The Russian Ambassador to Ireland has criticised Taoiseach Micheál Martin’s visit to Kyiv in Ukraine, describing it as an attempt to “adopt high moral ground”.
In a statement published on Monday, Russian ambassador Yuriy Filatov claimed Russia “did not start the war in Ukraine” and said the West, including Ireland, had “crucial responsibility” for the current conflict.
It comes after the Taoiseach visited the Ukrainian capital of Kyiv last week, where he met with president Volodymyr Zelensky to discuss the war, along with Irish and European efforts to support Ukraine in the face of ongoing Russian aggression.
Mr Martin, who visited the war-scarred suburbs of Borodyanka, Bucha and Irpin on the outskirts of Kyiv, including the site of a mass grave, said it was “difficult to comprehend the devastation and inhumanity of Russia’s attacks.”
However, Mr Filatov on Monday claimed the visit “brought to light one of the signature characteristics of the Western attitude towards the situation in Ukraine – an almost universal desire of politicians and media alike to try to adopt high moral ground, depicting Ukraine as a victim of unprovoked and perfidious attack from its neighbour.”
“It has become commonplace, even obligatory, to accuse Russia, to quote the Taioseach, of ‘illegal and immoral war’,” he continued.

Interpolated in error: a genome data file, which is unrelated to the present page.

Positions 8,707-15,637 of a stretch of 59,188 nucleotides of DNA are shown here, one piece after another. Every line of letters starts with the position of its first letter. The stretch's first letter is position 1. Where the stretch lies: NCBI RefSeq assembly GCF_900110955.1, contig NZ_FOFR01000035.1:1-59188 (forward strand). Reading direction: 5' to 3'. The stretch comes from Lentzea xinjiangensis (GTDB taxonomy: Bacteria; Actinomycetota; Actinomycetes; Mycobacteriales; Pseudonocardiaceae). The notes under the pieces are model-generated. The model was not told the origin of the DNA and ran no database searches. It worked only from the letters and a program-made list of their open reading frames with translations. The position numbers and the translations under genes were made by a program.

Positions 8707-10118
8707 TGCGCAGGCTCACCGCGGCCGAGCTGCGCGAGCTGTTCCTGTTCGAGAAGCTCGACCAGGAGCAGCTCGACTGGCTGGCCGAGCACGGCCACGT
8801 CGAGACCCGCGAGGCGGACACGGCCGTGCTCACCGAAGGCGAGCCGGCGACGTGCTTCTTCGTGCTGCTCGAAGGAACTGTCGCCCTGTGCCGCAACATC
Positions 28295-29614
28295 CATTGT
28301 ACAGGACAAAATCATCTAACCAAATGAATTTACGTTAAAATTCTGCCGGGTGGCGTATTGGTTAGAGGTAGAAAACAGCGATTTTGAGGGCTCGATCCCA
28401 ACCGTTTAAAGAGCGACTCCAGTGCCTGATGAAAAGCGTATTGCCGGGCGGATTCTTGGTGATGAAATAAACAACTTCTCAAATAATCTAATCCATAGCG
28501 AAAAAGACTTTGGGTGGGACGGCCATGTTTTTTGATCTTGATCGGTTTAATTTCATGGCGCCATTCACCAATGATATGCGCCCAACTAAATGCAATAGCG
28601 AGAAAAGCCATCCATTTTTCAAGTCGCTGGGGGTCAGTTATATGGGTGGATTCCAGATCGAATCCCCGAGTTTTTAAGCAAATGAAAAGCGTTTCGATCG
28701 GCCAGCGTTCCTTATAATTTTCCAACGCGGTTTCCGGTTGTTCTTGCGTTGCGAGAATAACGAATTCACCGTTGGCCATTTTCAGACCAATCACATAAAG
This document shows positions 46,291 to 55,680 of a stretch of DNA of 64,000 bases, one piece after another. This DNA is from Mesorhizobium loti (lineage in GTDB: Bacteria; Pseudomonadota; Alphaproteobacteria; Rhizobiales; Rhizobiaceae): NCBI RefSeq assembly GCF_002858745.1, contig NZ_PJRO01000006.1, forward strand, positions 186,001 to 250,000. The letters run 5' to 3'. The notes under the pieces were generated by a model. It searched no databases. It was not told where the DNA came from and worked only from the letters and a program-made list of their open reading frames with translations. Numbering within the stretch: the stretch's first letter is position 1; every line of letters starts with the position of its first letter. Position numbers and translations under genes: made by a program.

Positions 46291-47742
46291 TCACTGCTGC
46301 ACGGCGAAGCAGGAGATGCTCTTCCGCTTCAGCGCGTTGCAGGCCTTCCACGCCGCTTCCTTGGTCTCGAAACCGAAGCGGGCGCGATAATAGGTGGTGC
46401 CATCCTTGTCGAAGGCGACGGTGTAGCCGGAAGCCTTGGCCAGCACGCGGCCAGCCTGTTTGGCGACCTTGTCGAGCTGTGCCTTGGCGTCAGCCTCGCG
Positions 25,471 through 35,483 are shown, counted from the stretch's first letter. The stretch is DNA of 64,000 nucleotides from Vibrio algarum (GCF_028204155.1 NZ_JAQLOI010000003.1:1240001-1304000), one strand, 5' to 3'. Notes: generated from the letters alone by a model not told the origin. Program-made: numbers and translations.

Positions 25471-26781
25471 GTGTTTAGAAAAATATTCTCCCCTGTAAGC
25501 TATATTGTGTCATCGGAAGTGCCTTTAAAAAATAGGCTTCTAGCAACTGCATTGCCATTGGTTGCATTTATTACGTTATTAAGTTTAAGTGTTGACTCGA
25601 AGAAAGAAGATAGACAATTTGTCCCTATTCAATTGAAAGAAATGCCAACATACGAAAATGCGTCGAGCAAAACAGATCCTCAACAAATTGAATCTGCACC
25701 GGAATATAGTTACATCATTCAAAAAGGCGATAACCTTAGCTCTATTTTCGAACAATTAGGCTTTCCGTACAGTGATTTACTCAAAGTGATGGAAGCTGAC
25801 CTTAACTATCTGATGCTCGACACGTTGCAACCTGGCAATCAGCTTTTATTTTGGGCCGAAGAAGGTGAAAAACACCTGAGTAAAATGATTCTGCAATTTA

“Such moralising has been actively used in an attempt to disguise crucial responsibility of the West, including Ireland, for the development of crisis and ultimately current military conflict in Ukraine.”
'Special military operation'
Mr Filatov continued to describe Russia’s invasion of Ukraine on February 24th as a “special military operation” and blamed an "illegitimate regime" in Kyiv for starting the conflict in 2014, saying this government had been rejected by people in eastern Ukraine.
"Refusal by the West to genuinely support peaceful political settlement in the Eastern Ukraine – along with demonstrative ignoring by the US, EU and NATO of Russia's proposals on security guaranties in Europe – has left Russian Government with no option other than to end Donbass suffering and protect Russia’s national security," he said.
Russian president Vladimir Putin has called the conflict, Europe's biggest since World War Two, a "special military operation" to demilitarise Ukraine and rid it of dangerous nationalists.
Ukraine and its Western allies have said Putin's war is an imperial-style land grab.
Moscow denies targeting civilians but many Ukrainian cities, towns and villages have been left in ruins. Since the February 24th invasion, attacks on a theatre, shopping centre and railway station have caused many civilian deaths.